Tricholoma Matsutake Mantarı
Matsutake (Japonca: 松茸) veya Tricholoma matsutake, çam ağacında yetişen bir mantar türüdür. Asya, Avrupa ve Kuzey Amerika’da yetişmekte olup farklı baharatlı aromalı kokusuyla Japon, Kore ve Çin mutfaklarında kullanılmaktadır.
Güzel anılardan bir sonbahar gezintsine devam etmek için temiz ve berrak bir bölgede, Kore’de, Inje’nin doğal Tricholoma Matsutake’sinin ilk üretildiği yerdeki eşsiz tadı izleyin. Inje, miktarı iklim ve sıcaklığa göre değişse de, her yıl hemen hemen 30 ton doğal Tricholoma Matsutake üretir. Lezzetindeki mükemmellik ve kokusuyla bu mantarlar, Kore’de en düşük fiyatlarla tüketiciye doğrudan temin edilmektedir. Inje’nin doğal Tricholoma Matsutake’si olağanüstü bir şekilde yumuşak ve gevrektir.Güzel kokusu herkesin iştahını cezbeder ve yarı pişmiş mantarlar Tricholoma Matsutake’ye bir diğer eşsiz tadını verir. (Çeviri: Mühürdar Mishil)
Matsutake (Japanese: 松茸), Tricholoma matsutake, is a highly sought species of choice edible mycorrhizal mushroom that grows in Asia, Europe, and North America. It is prized in Japanese, Korean, and Chinese cuisines for its distinct spicy-aromatic odor.
Habitat and distribution
Matsutake mushrooms grow under trees and are usually concealed under litter on the forest floor, forming a symbiotic relationship with roots of various tree species.
Matsutake mushrooms grow in eastern Asia in China, Japan, Korea, Bhutan and Laos; in Europe, in Estonia, Finland, Norway, Poland and Sweden; and on the Pacific coasts of Canada and the United States.
In Korea and Japan, matsutake mushrooms are most commonly associated with Pinus densiflora.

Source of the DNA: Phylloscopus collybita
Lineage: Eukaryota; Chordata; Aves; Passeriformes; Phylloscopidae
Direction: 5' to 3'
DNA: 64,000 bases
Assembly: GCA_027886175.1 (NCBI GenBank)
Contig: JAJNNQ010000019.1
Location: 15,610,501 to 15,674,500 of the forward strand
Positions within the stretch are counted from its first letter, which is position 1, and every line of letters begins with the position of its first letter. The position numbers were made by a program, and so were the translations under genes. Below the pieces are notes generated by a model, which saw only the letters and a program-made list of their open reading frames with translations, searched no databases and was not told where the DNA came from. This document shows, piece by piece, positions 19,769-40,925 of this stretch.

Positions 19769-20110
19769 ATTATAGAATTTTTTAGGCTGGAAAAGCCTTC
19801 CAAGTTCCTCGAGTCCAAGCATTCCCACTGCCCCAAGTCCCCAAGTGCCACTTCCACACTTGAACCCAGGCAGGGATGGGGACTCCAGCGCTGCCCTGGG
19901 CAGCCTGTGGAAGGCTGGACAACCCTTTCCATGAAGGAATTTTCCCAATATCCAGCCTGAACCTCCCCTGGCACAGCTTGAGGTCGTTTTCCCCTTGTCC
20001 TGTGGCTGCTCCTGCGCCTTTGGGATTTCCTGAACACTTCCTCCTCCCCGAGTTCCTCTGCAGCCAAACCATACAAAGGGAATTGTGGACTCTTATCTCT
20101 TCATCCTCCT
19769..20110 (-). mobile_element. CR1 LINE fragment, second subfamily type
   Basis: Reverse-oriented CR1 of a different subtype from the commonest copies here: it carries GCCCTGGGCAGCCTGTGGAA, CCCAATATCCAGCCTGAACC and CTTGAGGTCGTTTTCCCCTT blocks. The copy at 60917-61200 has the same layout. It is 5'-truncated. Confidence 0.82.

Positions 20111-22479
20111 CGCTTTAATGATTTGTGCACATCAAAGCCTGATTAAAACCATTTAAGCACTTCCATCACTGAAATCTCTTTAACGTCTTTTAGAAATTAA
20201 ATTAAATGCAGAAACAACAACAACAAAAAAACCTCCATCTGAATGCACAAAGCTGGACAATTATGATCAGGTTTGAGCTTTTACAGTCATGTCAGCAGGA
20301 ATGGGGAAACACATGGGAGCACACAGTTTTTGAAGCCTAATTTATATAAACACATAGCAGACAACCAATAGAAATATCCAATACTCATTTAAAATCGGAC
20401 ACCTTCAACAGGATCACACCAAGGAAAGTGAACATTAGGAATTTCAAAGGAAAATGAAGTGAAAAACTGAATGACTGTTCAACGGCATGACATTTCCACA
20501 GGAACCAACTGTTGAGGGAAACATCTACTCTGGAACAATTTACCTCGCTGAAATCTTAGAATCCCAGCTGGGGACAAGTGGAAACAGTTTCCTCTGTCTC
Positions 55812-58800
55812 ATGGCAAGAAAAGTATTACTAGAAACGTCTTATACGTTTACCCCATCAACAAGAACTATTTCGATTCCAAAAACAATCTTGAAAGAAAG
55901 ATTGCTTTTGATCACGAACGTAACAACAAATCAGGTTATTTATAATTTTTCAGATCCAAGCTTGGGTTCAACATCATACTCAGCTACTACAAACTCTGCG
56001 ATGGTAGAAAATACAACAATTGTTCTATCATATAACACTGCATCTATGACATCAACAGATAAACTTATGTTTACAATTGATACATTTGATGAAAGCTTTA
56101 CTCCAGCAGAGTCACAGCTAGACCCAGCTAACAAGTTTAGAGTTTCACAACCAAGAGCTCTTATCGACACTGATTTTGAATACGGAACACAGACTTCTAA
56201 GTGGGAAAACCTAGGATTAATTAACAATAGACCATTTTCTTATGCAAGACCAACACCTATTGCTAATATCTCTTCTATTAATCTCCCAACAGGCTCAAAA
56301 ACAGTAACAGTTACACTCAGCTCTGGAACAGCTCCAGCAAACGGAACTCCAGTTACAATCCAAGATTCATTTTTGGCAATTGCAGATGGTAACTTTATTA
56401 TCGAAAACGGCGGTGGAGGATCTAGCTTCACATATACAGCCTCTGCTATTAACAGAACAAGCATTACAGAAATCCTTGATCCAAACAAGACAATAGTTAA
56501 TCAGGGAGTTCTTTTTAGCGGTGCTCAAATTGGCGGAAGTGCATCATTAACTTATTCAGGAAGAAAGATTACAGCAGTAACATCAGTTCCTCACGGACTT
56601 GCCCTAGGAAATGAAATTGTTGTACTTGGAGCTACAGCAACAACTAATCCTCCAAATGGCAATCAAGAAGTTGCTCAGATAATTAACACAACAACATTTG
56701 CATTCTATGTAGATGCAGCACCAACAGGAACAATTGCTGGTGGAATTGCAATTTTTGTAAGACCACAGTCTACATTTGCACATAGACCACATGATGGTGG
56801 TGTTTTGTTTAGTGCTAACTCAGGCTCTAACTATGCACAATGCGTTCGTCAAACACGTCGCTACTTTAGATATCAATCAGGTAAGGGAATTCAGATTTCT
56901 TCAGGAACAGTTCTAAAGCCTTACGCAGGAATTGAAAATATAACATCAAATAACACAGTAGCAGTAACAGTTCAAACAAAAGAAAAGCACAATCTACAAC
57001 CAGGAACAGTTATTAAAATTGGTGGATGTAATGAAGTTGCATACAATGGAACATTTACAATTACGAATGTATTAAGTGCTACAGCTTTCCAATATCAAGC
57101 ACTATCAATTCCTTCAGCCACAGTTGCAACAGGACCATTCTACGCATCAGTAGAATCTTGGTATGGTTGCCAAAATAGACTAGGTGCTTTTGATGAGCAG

In the North American Pacific Northwest, Tricholoma murrillianum is found in coniferous forests of one or more of the following tree species: Douglas fir, Noble fir, Shasta red fir, Sugar pine, Ponderosa pine, or Lodgepole pine. In California and parts of Oregon, it is also associated with hardwoods, including Tanoak, Madrone, Rhododendron, Salal, and Manzanita. In northeastern North America, the closely related mushroom Tricholoma magnivelare is generally found in Jack pine forests. A report published in 2000 indicated that Tricholoma nauseosum and matsutake (T. matsutake) are the same species.
Cost and availability
Though simple to harvest, matsutake are hard to find because of their specific growth requirements, the rarity of appropriate forest and terrain and competition from wild animals such as squirrel, rabbits and deer for the once-yearly harvest of mushrooms. Domestic production of matsutake in Japan has also been sharply reduced over the last 50 years due to the pine-killing nematode Bursaphelenchus xylophilus, and the annual harvest of matsutake in Japan is now less than 1,000 tons, with the Japanese mushroom supply largely made up by imports from China, Korea, the Pacific Northwest, British Columbia, and northern Europe. This results in prices in the Japanese market highly dependent on quality, availability, and origin that can range from as high as $1,000 per kilogram for domestically harvested matsutake at the beginning of the season to as low as $4.41 per kilogram ($2 per pound), though the average value for imported matsutake is about $90 per kilogram.